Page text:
Image source: www.pixabay.com
The two species of African rhinos and other wildlife that reside in game reserves are dependent on protection and monitoring personnel for their continued safety. With travel halted and emergency shutdowns enacted to mitigate the spread of Covid-19, reserves are struggling to keep team members employed and have been forced to ask staff to work for reduced pay. Reduced income also means that health and safety equipment protecting against the virus are often not available to staff.
“It’s critical that monitoring, protection, and intelligence activities continue uninterrupted to ensure the safety of rhinos in Southern Africa,” said Nina Fascione, IRF’s executive director. “IRF recognised the economic crisis would impact our partners’ ability to maintain operations and acted quickly to raise funds for emergency support.”
The Reserve Relief Fund was established in May with $200,000 coming from long time IRF supporters and new donors as well. IRF moved its annual “Cinco de Rhino,” a party for a purpose fundraiser, online this year. The one-day event raised more than $30,000 for the Reserve Relief Fund, from virtual happy hours and additional individual donations.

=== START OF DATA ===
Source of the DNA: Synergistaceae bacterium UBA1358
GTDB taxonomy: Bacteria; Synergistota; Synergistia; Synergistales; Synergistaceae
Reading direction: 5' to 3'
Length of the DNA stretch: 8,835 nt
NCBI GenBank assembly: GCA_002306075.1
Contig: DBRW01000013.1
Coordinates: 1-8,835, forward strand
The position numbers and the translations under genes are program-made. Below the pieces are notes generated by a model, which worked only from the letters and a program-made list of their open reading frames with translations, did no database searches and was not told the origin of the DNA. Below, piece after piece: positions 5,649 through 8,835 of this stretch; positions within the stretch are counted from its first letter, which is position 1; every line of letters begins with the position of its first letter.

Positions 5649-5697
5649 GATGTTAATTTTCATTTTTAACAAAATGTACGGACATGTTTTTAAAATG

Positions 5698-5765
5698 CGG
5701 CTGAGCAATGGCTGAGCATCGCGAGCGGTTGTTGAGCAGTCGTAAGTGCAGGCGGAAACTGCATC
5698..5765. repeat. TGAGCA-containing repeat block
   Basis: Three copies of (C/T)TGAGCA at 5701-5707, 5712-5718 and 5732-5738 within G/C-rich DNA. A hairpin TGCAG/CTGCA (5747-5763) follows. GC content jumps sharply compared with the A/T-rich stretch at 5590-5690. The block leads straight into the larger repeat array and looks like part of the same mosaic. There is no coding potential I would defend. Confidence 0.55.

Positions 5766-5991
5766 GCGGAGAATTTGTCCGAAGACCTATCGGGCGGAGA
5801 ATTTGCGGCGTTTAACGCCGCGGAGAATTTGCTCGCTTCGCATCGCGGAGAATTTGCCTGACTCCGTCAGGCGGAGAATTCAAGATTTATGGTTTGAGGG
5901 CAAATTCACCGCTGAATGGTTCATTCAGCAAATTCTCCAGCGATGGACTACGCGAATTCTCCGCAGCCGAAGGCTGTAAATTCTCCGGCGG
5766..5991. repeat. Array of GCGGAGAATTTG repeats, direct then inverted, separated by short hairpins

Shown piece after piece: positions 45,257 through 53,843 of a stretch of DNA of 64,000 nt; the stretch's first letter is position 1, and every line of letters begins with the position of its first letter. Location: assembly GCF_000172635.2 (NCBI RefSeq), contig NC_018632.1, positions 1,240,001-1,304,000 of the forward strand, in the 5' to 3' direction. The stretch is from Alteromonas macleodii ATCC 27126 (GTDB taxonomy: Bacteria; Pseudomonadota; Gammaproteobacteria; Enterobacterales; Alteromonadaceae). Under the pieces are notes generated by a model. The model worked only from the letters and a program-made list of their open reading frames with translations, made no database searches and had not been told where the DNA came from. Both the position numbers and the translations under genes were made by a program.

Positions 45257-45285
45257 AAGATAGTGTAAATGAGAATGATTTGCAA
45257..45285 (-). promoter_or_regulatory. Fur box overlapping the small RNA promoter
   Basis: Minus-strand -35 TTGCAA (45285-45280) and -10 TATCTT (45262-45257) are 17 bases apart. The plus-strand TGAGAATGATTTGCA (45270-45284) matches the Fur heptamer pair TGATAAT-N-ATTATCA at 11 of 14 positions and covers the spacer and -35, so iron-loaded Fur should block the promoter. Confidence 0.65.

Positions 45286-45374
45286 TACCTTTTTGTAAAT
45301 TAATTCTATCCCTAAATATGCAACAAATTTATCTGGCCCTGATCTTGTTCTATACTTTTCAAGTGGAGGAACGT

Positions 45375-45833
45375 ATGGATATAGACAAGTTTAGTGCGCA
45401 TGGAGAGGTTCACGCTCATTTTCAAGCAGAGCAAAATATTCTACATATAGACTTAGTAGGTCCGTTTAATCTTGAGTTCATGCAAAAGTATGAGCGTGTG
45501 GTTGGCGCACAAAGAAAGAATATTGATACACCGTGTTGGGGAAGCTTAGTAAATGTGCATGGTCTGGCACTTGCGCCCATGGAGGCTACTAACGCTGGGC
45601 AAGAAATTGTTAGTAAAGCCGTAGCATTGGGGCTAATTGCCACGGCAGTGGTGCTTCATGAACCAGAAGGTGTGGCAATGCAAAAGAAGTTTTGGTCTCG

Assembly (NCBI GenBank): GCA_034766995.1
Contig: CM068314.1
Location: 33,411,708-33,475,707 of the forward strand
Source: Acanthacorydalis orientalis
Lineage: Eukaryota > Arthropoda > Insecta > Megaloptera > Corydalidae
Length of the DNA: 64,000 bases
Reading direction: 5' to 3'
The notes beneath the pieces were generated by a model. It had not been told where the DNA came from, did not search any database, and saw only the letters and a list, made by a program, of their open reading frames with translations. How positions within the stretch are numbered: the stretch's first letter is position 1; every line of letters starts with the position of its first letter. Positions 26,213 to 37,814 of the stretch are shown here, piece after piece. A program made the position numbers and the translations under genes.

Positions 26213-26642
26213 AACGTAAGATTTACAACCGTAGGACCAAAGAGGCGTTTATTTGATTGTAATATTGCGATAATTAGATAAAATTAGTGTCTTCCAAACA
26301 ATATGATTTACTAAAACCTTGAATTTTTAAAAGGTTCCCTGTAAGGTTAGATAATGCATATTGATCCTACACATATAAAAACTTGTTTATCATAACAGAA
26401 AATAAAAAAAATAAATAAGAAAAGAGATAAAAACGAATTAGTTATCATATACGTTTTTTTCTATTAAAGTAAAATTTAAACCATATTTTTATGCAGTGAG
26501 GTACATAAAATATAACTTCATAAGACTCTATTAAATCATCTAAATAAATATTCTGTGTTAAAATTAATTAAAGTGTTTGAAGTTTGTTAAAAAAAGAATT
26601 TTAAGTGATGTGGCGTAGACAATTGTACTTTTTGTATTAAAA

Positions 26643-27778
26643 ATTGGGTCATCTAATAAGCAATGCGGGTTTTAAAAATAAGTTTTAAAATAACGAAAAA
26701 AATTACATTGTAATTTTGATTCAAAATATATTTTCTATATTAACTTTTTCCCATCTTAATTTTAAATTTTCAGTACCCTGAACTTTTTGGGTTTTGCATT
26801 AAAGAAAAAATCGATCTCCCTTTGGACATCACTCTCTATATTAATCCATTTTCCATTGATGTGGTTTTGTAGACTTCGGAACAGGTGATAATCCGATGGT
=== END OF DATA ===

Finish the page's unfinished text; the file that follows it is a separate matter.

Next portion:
“Team Rhino turned out in a big way, recognising the critical importance and timing to help offset the loss of tourism income, which has had dire consequences on the economy and businesses which provide the bulk of funding for local communities and wildlife protection,” says Fascione.
The fund is making grants on a rolling monthly basis to organisations to help pay staff salaries, purchase health and safety equipment, and keep rhino protection units in the field where they are needed.
The first grants from the fund were made to six organisations:
In addition, support was provided for the security network in Zimbabwe’s Lowveld region that involves private rhino custodians working together across that landscape, in liaison with law-enforcement officials, to tackle rhino poaching.
IRF plans to continue to review applications and award available funding on a monthly basis for as long as funding allows. Poaching incursions, far fewer over the lockdown period, are feared to increase as Covid-related travel restrictions are lifted.
“The demand for rhino horn in illegal markets is always a threat to wild rhinos and maintaining protection and monitoring activities is essential for their survival,” said Fascione. “IRF will continue to seek additional funding to respond to the changing emergency needs in Africa in these uncertain times.”